Modified Net Operating Losses Now Allowed

The 2012 proposed regulations provided that in no event would a net operating loss (NOL) deduction be taken into account in determining net investment income for any tax year. The final regulations provide that taxpayers may deduct a portion of an NOL deduction in determining their net investment income. The portion of an NOL deduction for a tax year that may be deducted for Code Sec. 1411 purposes is calculated by first determining the applicable portion of the NOL for each loss year. The applicable portion of the NOL is the lesser of: (1) the amount of the NOL for the loss year that the taxpayer would have incurred if only items of gross income that are used to determine net investment income and only properly allocable deductions were taken into account in determining the NOL, or (2) the amount of the taxpayer's NOL for the loss year. Next, the amount of the NOL carried from each loss year and deducted in the tax year is multiplied by a fraction. The numerator of this fraction is the applicable portion of the NOL for the loss year as determined above. The denominator of the fraction is the total NOL for the loss year.

A separate fraction is determined for each loss year. The result of this multiplication is the amount of the NOL deduction from the loss year that is allowed as a Code Sec. 1411(c)(1)(B) deduction in the tax year, referred to as the Section 1411 NOL amount. The sum of the Section 1411 NOL amounts for each NOL carried to and deducted in the tax year, referred to as the total Section 1411 NOL amount, is the amount of the NOL deduction for the tax year that is properly allocable to net investment income.

Partnership Guaranteed Payments and the NIIT

The 2013 proposed regulations address the treatment of partnership guaranteed payments under Code Sec. 1411. According to the IRS, the treatment depends on whether the partner receives the payment for services or the use of capital. The proposed regulations exclude all guaranteed payments received for services from net investment income, regardless of whether these payments are subject to self-employment tax, because payments for services are not included in net investment income. However, the proposed regulations provide that guaranteed payments for the use of capital share many of the characteristics of substitute interest, and therefore are included as net investment income.

Partnership Section 736 Payments and the NIIT

The 2013 proposed regulations address the treatment of partnership Code Sec. 736 payments under Code Sec. 1411. Because the application of the NIIT rules depends on the underlying nature of the payment received, the Code Sec. 736 categorization controls whether a liquidating distribution is treated as net investment income for purposes of Code Sec. 1411. Thus, the treatment of the payment for purposes of Code Sec. 1411 differs depending on whether the distribution is a Code Sec. 736(b) distribution in exchange for partnership property or a Code Sec. 736(a) distribution in exchange for past services, use of capital, or Code Sec. 736(a) property. Among Code Sec. 736(a) payments, the proposed regulations further differentiate the treatment of payments depending on: (1) whether or not the payment amounts are determined with regard to the income of the partnership and (2) whether the payment relates to Code Sec. 736(a) property or relates to services or use of capital. The proposed regulations generally align the Code Sec. 1411 characterization of Code Sec. 736 payments with the treatment of the payments as passive or nonpassive under Reg. Sec. 1.469-2(e)(2)(iii).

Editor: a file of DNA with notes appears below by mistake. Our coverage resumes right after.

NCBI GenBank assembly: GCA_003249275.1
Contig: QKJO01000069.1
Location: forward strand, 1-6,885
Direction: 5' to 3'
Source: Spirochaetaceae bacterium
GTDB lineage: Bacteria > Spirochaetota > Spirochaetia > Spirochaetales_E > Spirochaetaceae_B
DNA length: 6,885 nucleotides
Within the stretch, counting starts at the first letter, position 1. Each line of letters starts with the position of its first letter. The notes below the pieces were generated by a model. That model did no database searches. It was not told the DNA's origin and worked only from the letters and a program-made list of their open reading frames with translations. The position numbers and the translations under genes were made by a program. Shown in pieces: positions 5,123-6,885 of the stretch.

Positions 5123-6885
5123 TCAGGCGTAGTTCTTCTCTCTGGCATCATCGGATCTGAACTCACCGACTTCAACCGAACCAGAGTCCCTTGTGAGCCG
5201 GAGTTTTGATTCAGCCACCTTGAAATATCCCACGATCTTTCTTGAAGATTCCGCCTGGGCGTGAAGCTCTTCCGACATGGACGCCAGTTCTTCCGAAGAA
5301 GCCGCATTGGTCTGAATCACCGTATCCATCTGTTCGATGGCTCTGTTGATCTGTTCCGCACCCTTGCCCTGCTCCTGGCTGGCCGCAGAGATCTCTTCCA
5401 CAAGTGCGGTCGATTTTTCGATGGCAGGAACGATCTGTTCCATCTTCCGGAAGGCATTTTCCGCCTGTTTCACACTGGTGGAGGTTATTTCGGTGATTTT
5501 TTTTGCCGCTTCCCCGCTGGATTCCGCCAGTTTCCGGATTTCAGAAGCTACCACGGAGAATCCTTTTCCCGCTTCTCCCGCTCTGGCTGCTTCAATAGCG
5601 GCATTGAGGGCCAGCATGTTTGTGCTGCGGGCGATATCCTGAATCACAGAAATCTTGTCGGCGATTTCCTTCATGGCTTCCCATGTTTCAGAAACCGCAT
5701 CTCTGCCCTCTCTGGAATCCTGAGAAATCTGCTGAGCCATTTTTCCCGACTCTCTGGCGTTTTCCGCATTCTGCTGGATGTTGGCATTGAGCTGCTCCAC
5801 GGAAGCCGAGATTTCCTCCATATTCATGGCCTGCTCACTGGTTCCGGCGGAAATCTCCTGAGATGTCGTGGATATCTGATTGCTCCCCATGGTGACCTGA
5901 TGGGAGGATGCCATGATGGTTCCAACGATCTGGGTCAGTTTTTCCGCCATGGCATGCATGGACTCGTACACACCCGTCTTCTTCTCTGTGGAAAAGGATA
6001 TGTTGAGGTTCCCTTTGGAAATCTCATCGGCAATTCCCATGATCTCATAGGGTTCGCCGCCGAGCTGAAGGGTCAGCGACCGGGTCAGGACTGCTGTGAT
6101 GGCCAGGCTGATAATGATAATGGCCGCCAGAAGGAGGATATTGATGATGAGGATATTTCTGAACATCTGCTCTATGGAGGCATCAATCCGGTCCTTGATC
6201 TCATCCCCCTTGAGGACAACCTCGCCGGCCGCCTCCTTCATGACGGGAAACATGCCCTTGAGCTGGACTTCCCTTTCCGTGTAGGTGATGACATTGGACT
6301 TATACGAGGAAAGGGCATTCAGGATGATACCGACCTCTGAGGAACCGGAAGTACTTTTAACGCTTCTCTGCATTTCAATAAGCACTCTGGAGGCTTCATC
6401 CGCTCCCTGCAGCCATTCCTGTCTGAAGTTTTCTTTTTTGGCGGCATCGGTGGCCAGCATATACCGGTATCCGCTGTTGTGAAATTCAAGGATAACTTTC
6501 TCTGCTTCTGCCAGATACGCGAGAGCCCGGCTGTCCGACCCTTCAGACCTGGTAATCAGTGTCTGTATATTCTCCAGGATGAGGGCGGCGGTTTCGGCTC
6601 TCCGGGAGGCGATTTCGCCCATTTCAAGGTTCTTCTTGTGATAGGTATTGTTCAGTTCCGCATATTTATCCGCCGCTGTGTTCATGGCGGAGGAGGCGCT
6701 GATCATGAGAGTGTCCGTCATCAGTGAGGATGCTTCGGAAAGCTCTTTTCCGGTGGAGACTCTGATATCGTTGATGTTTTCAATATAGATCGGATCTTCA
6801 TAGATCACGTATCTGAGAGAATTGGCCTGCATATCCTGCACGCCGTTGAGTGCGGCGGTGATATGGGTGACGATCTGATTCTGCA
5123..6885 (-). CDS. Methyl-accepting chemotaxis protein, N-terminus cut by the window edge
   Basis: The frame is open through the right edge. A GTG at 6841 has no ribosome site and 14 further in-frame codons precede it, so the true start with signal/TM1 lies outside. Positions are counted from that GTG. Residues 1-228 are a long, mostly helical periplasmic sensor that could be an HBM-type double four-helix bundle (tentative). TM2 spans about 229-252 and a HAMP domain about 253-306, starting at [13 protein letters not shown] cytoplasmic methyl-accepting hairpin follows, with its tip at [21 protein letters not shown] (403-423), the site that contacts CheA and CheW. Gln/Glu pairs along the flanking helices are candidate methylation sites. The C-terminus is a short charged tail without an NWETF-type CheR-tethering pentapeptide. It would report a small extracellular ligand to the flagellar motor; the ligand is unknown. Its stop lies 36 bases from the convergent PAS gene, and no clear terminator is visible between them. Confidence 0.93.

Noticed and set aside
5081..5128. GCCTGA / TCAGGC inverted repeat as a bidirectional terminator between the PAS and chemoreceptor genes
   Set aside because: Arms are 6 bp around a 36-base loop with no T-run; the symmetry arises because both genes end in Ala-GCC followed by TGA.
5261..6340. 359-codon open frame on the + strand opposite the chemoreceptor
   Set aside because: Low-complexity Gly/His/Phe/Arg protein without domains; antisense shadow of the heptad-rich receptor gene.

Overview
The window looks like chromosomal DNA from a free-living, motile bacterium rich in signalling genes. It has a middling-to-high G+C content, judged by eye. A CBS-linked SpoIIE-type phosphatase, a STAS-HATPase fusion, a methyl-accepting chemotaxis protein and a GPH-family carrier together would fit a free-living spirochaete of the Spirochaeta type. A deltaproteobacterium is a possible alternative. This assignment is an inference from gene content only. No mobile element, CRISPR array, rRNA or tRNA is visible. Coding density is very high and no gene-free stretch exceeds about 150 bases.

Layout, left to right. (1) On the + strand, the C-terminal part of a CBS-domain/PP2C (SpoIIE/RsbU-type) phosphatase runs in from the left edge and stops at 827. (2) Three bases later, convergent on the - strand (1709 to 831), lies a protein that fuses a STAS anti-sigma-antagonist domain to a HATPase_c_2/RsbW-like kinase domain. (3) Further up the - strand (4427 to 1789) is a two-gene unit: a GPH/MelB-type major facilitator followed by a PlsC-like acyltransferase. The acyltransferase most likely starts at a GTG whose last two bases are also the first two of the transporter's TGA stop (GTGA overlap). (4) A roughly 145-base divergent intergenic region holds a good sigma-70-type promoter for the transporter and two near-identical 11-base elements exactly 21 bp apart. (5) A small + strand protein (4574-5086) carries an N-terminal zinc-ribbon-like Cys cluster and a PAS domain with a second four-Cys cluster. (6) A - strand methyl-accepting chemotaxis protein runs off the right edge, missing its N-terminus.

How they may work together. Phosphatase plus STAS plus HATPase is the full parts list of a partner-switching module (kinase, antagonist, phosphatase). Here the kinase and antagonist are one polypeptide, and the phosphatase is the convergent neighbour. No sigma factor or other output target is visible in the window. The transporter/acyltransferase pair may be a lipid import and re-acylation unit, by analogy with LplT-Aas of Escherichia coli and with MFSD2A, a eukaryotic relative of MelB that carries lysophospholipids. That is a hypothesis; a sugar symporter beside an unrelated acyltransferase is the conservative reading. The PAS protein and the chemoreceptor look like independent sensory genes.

The proposed regulations provide that Code Sec. 736(b) payments to a retiring partner are taken into account as net investment income as net gain or loss from the disposition of property. If the retiring partner materially participates in a partnership trade or business, then the retiring partner must also apply Prop. Reg. Sec. 1.1411-7 (relating to gain on the disposition of interests in partnerships and S corporations) to reduce appropriately the net investment income. Gain or loss relating to Code Sec. 736(b) payments is included in net investment income regardless of whether the payments are classified as capital gain or ordinary income (for example, by reason of Code Sec. 751).

Payments received under Code Sec. 736(a) may be an amount determined with regard to the income of the partnership taxable as distributive share under Code Sec. 736(a)(1) or a fixed amount taxable as a guaranteed payment under Code Sec. 736(a)(2). The categorization of the payment as distributive share or guaranteed payment will govern the treatment of the payment for purposes of Code Sec. 1411. (Staff Editor Parker Tax Publishing)

Disclaimer: This publication does not, and is not intended to, provide legal, tax or accounting advice, and readers should consult their tax advisors concerning the application of tax laws to their particular situations. This analysis is not tax advice and is not intended or written to be used, and cannot be used, for purposes of avoiding tax penalties that may be imposed on any taxpayer. The information contained herein is general in nature and based on authorities that are subject to change. Parker Tax Publishing guarantees neither the accuracy nor completeness of any information and is not responsible for any errors or omissions, or for results obtained by others as a result of reliance upon such information. Parker Tax Publishing assumes no obligation to inform the reader of any changes in tax laws or other factors that could affect information contained herein.